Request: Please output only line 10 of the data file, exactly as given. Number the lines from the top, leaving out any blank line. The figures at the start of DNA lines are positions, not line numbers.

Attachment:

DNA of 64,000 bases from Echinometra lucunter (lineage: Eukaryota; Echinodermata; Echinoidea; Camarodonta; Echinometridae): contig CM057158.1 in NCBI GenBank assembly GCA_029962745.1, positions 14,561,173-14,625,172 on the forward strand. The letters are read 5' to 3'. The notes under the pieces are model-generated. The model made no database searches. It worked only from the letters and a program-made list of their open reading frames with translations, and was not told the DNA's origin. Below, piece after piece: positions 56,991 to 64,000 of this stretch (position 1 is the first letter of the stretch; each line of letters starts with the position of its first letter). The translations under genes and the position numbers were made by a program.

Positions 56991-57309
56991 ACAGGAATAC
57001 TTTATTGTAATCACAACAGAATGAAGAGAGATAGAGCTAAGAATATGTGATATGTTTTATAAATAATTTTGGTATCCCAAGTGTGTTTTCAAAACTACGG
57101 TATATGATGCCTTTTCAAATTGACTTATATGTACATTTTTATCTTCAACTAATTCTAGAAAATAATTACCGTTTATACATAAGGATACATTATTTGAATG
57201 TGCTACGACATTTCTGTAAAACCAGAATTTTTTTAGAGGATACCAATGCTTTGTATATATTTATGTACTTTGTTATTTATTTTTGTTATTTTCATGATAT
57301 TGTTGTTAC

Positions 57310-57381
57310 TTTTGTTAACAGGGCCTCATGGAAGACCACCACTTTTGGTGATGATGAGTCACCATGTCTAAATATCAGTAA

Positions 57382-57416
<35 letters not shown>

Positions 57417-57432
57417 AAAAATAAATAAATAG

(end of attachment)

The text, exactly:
Positions 57382-57416